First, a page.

11.9. Single-String JDOQL

It is often convenient to represent an entire JDOQL query as a single string. JDO defines a single-string query form that encompasses all parts of a query: the unique flag, result string, result class, filter, parameters, variables, imports, grouping, ordering, and range.


Kodo uses the single-string format to implement JDOQL subquery support, covered in Section 9.6.4, “JDOQL Subqueries” of the Reference Guide.

We present the grammar for single-string JDOQL queries below. Clauses in square brackets are optional. Clauses in angle brackets are required, and represent portions of the Query API.

select [unique] [<result>] [into <result class>]
    [from <candidate class> [exclude subclasses]]
    [where <filter>]
    [variables <variable declarations>]
    [parameters <parameter declarations>]
    [<import declarations>]
    [group by <grouping>]
    [order by <ordering>]
    [range <start>, <end>]

Each keyword above can appear in all lower case or all upper case.

The PersistenceManager has a factory method designed specifically for constructing a query from a JDOQL string:

public Query newQuery (String query);

Additionally, any of the PersistenceManager's query factory methods that accept a JDOQL filter string will also accept the JDOQL single-string format. See Section 8.11, “Query Factory”.

In each code block below, we create and execute a standard JDOQL query, then demonstrate the same process using the single-string format. As you'll see, translating any query into single-string form is just a matter of plugging the corresponding strings into the grammar above.

Query query = pm.newQuery ();
query.setResult ("distinct title");
query.setClass (Magazine.class);
query.setFilter ("price < :p");
query.setRange (10, 20);
List results = (List) query.execute (new Double (10.0));

Query query = pm.newQuery (Magazine.class, "select distinct title "
    + "where price < :p range 10, 20");
List results = (List) query.execute (new Double (10.0));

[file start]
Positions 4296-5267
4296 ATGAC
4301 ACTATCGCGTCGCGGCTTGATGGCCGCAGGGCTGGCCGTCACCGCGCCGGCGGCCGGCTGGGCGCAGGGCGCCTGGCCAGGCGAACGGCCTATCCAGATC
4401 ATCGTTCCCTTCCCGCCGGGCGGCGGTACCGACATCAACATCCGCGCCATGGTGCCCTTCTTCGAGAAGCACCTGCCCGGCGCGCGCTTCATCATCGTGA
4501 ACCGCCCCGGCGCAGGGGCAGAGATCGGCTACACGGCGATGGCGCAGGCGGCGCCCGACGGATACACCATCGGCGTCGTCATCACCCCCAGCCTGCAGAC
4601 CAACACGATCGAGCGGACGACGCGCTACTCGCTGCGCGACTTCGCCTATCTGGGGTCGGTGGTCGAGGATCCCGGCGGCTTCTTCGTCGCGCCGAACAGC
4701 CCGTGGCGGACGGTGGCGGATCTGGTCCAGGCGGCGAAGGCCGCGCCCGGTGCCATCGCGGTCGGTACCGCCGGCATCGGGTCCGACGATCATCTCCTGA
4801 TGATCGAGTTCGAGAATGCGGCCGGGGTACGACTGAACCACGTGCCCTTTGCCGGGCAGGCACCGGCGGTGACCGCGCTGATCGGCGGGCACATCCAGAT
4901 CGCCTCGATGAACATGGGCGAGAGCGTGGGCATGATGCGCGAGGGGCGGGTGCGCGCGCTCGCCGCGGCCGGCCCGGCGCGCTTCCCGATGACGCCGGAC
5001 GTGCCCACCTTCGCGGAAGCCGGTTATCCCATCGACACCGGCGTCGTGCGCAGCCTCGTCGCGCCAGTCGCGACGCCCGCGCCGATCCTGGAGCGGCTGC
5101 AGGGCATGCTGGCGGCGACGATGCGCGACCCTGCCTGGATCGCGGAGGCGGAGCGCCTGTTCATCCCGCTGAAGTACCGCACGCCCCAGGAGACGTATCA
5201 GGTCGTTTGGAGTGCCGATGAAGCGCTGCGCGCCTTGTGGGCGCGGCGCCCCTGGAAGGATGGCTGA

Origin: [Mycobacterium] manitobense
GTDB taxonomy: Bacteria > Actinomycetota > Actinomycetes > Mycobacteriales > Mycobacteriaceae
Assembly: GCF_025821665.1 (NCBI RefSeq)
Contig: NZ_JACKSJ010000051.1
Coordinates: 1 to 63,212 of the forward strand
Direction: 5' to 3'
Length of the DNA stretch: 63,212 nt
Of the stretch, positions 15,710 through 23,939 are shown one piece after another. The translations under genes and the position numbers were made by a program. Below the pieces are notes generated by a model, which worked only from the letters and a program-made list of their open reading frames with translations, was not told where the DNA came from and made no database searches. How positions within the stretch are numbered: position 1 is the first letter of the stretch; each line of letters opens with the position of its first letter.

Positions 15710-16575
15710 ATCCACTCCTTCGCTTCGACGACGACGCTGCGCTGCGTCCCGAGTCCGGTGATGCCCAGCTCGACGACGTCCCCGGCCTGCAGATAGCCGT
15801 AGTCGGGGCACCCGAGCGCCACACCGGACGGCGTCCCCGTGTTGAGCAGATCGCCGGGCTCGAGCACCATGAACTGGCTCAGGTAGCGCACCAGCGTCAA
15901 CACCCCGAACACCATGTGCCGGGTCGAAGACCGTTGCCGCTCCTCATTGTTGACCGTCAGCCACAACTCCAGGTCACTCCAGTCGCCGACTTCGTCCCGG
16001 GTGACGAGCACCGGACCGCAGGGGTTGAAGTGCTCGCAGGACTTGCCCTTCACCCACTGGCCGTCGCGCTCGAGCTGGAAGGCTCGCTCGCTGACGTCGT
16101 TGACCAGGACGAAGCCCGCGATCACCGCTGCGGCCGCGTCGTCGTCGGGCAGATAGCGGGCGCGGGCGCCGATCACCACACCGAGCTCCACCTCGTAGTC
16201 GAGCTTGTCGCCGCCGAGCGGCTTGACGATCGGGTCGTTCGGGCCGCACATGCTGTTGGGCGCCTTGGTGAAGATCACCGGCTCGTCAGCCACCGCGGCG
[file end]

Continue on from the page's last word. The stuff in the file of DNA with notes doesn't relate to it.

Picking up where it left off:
Query query = pm.newQuery ();
query.setUnique (true);
query.setCandidates (pm.getExtent (Magazine.class, false));
query.setFilter ("title == 'JDJ'");
Magazine mag = (Magazine) query.execute ();

Query query = pm.newQuery ("select unique from org.mag.Magazine "
    + "exclude subclasses where title == 'JDJ'");
Magazine mag = (Magazine) query.execute ();
Query query = pm.newQuery ();
query.setResult ("publisher.name as pub, avg(price) as price");
query.setResultClass (org.mag.pub.PubPrice.class);
query.setClass (Magazine.class);
query.setGrouping ("publisher having avg(price) < :p");
query.setOrdering ("publisher.name ascending");
query.setRange (3, Long.MAX_VALUE);
List results = (List) query.execute (new Double (10.0));

Query query = pm.newQuery ("select publisher.name as pub, avg(price) as price "
    + "into org.mag.pub.PubPrice from org.mag.Magazine "
    + "group by publisher having avg(price) < :p "
    + "order by publisher.name ascending range 3, Long.MAX_VALUE");
List results = (List) query.execute (new Double (10.0));

On a final note, single-string queries are mutable. You can construct a single-string query as in the examples above, then change the result string, filter, or any other part of the query through the standard Query APIs. This is especially useful for temporary properties like the result range, and for setting the candidate class:

Query query = pm.newQuery (Magazine.class, "select title where "
    + "title.startsWith ('J')");
query.setRange (10, 20);
Magazine mag = (Magazine) query.execute ();


Skip navigation bar   Back to Top